04 August, 2011


500 Victoria St, North Melbourne; (03) 9329 5228

Degustations really are gourmet at its best.

The first time I settled in for a degustation I couldn't wrap my tongue around the pronunciation. True, I was in Italy, and struggling to keep up with the emphases as I grappled with languages across Europe. We drank Montepulciano and Vernaccia di San Gimignano, appropriate as that was the very town we sat in. We snacked on sumptuous plates of meat while looking at this view:
Degustation experiences have been thin on the ground in my homeland, but I had the pleasure of one recently, on a weekend redolent with indulgence.

A close friend visiting from Sydney, who used to live in Melbourne, realised that there was no reason not to spend an entire weekend between bars, cafes and restaurants. An excellent notion of gourmet travel, to my mind. I happily signed up for the full tour, the highlight of which was an eight-course degustation, with wine, at North Melbourne's Libertine.

We lined up at 6:30 and rolled out, suitably stuffed but also wonderfully nourished, after 11. It doesn't get any better than sitting in a plush room - in this case at a table with wedge-shaped chairs that looked like pieces of pie nestled in a Trivial Pursuit token - and having kind, informative people bring you food and wine for four and a half hours.

We started with an amuse bouche of pumpkin and cauliflower soup. This simple taster stayed with me so that the following week I endeavoured to make it for dinner with the same velvety creaminess. I thought I was pretty generous with the dairy, but it wasn't a patch on this offering, which was as rich as it was petite.
The dishes proper started off-season, with a plate of slivered artichoke and courgette with chevre, toasted grains, quail egg and salsa verde. Great colours, with the vibrant greens of the veg and verde clashing against the brighter egg and cheese. The grains add both textural and colour contrast.

Wine: 2009 Fontenille blanc, Sem/Sav blanc (Bordeaux)

The next plate was matched the colours of the first nicely, but presented a different flavour spectrum. This time we have King George whiting with avocado mousse, almond, radish, lemon olive oil. Avocado is a smooth substance as it is, and moussed it was quite sublime. The thinnest of radish slivers added extra crunch (as did fish bones in one of the dozen pieces of whiting delivered to the table).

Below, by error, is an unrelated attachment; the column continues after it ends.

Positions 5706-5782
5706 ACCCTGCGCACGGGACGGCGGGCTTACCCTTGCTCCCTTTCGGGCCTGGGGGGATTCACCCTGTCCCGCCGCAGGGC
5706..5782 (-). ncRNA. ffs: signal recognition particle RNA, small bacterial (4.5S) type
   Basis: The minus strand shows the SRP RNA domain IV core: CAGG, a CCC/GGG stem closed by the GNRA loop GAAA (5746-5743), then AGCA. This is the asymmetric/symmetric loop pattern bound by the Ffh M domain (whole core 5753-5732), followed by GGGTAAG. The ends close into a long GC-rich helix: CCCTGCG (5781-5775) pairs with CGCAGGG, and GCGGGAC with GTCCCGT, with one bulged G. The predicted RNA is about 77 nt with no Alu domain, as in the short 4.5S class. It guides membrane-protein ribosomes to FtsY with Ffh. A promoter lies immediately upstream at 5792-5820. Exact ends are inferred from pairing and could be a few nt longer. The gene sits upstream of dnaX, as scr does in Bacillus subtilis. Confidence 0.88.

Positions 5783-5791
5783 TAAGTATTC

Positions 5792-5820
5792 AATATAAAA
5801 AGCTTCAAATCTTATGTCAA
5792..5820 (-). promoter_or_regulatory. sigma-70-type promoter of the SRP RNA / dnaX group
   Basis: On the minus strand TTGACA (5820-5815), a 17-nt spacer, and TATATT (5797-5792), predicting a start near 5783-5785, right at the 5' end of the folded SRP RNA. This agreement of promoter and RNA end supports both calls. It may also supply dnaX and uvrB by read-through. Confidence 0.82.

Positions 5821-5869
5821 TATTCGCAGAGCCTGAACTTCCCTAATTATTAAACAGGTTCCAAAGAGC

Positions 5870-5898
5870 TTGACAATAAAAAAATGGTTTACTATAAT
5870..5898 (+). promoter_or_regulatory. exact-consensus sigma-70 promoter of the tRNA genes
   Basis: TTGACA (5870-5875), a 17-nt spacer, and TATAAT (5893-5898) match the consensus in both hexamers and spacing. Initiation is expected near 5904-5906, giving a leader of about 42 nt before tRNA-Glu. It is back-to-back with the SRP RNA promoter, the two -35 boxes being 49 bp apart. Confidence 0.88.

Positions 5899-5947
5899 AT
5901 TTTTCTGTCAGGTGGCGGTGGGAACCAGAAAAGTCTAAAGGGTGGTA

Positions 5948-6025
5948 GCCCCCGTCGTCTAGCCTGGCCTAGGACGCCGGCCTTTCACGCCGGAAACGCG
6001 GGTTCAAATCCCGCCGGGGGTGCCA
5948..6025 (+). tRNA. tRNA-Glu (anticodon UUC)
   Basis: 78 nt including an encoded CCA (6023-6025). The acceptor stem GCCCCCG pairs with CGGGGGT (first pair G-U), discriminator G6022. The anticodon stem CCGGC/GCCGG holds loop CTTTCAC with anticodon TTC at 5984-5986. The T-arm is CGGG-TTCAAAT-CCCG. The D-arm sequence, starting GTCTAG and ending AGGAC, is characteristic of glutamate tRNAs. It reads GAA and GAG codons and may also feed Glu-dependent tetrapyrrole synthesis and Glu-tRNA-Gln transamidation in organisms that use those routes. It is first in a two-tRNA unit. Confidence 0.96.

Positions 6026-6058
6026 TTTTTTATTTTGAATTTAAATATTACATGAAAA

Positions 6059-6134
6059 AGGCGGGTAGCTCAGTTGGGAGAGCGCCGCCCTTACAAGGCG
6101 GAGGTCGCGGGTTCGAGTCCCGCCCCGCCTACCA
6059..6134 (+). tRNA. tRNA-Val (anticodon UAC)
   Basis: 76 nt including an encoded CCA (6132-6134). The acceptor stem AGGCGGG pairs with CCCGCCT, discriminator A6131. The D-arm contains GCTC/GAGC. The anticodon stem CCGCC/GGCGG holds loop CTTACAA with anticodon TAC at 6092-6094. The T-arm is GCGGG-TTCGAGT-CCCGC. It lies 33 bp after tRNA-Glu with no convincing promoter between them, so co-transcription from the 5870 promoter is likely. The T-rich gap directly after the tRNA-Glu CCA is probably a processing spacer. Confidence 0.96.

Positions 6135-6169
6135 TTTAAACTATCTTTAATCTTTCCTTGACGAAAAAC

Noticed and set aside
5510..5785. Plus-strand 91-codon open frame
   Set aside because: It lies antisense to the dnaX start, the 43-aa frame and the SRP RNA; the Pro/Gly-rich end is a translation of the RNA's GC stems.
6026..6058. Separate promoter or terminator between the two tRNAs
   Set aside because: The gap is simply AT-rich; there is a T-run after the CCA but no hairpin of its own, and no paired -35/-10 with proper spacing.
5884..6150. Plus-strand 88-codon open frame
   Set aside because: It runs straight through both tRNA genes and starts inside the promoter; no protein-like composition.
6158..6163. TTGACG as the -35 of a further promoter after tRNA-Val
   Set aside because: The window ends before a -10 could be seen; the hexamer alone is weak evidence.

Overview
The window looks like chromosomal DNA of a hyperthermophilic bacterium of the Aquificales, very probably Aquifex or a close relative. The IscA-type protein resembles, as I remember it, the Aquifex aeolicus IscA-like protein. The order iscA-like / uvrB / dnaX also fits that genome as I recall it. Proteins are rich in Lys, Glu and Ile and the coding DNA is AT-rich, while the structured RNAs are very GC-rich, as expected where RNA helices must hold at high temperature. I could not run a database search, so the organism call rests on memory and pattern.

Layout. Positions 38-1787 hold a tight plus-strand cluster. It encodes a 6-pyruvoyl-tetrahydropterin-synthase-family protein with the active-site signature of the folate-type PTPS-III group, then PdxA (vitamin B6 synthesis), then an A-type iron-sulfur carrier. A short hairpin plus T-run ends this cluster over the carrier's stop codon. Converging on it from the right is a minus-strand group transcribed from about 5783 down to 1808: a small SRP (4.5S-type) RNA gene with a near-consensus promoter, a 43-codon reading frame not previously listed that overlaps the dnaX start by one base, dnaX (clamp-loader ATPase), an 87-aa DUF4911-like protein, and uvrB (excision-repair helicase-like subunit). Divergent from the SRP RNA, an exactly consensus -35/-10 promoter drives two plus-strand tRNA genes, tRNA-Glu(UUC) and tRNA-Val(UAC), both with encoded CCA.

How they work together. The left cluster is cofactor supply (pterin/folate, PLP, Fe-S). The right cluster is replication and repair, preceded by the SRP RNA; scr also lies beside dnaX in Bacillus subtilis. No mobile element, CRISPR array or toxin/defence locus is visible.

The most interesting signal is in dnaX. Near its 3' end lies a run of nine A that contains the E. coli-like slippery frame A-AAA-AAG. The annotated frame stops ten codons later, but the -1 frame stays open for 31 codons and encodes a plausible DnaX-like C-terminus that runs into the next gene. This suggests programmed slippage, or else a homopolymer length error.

Wine: 2008 Labet Bourgogne blanc Vielles vignes, Chardonnay (Burgundy)

For many, fine French dining is synonymous with rich, decadent foods such as foie gras. I was at a table with several veterinary scientists, and we debated the merits of that cruel and indulgent dish. Our waiter informed us it was only on the menu as it was so close to Bastille Day - the chef doesn't cook it otherwise, but he was still using up the 14 July supply. It came in two forms - foie gras brulee and mousse - served with with olive dust and apricot smear. Highly enjoyable in the mouth, if not on the conscience.
Wine: 2007 Gunderloch Redstone Riesling (Rheinhessen, Germany)

After that indulgence it was time to cleanse, with this rather unusual shot of basil seeds
Happily more recognisable food was on its way: roasted duck breast and leg with persimmon Armagnac jus, peas and baby leeks (well, leek). This was my favourite dish of the evening. It looked great on the plate, with a scattering of Brussels sprout leaves. The jus was rich, the peas were sweet, and the meat was succulent.
Wine: 2007 Willm Pinot noir (Alsace, France)

More meat followed, this time Moondarra wagyu steak with pied et paquet, sauce bordelaise and potatoes. The rest of the diners had made a no-offal request at the start of the meal. Me, I'm pretty partial to the extra bits of animal, and through the pied et paquet the chef snuck some onto our plates. In the traditional Marseilles version, this is a packet of tripe and trotters. Ours came across as more of a dry sausage in uncooked casing. It did it for me, but not for most of the table :)
Wine: 2005 Ch√Ęteau Lucas Cote de Castillon. Merlot/Cab Sav (Bordeaux)

And so we came to the end of the savoury side of things. That didn't mean we were at the end of the good stuff. Au contraire, on the way was this marvellously named, and marvellous tasting, cumquat and Cointreau souffle, with a simply delicious dessert wine to savour alongside.
Wine: 2007 Tendresse de Jurque, Gros/petit manseng (Jurancon, France)

A few apple jellies, madeleines and marshmallows later, we were on our way into a chilly night, deeply satisfied.
The whole meal, wine included, was $150. Without the wine its $95. Given what we could have spent on a three-course fine dining meal with a bottle of wine or several between six of us, I think this represented superb value dining.

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